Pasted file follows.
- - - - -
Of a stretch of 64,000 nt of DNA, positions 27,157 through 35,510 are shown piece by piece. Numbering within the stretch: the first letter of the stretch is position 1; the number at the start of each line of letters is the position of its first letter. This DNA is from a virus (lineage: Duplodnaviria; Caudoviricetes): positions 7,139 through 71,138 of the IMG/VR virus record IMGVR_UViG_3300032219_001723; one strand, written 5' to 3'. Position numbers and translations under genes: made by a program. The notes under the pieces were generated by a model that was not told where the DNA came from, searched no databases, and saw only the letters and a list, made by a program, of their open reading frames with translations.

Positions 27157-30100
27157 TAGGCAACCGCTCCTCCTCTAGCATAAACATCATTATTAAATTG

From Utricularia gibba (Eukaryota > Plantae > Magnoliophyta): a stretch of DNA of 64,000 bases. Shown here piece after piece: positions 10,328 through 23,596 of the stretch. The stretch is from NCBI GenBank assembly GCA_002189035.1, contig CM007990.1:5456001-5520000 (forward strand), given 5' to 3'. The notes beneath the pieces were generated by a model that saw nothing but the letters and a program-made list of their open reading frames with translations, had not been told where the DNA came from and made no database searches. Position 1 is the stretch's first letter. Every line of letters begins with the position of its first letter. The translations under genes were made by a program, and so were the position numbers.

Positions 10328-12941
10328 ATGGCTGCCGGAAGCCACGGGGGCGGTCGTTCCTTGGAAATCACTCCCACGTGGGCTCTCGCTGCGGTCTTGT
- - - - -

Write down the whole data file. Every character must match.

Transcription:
Of a stretch of 64,000 nt of DNA, positions 27,157 through 35,510 are shown piece by piece. Numbering within the stretch: the first letter of the stretch is position 1; the number at the start of each line of letters is the position of its first letter. This DNA is from a virus (lineage: Duplodnaviria; Caudoviricetes): positions 7,139 through 71,138 of the IMG/VR virus record IMGVR_UViG_3300032219_001723; one strand, written 5' to 3'. Position numbers and translations under genes: made by a program. The notes under the pieces were generated by a model that was not told where the DNA came from, searched no databases, and saw only the letters and a list, made by a program, of their open reading frames with translations.

Positions 27157-30100
27157 TAGGCAACCGCTCCTCCTCTAGCATAAACATCATTATTAAATTG

From Utricularia gibba (Eukaryota > Plantae > Magnoliophyta): a stretch of DNA of 64,000 bases. Shown here piece after piece: positions 10,328 through 23,596 of the stretch. The stretch is from NCBI GenBank assembly GCA_002189035.1, contig CM007990.1:5456001-5520000 (forward strand), given 5' to 3'. The notes beneath the pieces were generated by a model that saw nothing but the letters and a program-made list of their open reading frames with translations, had not been told where the DNA came from and made no database searches. Position 1 is the stretch's first letter. Every line of letters begins with the position of its first letter. The translations under genes were made by a program, and so were the position numbers.

Positions 10328-12941
10328 ATGGCTGCCGGAAGCCACGGGGGCGGTCGTTCCTTGGAAATCACTCCCACGTGGGCTCTCGCTGCGGTCTTGT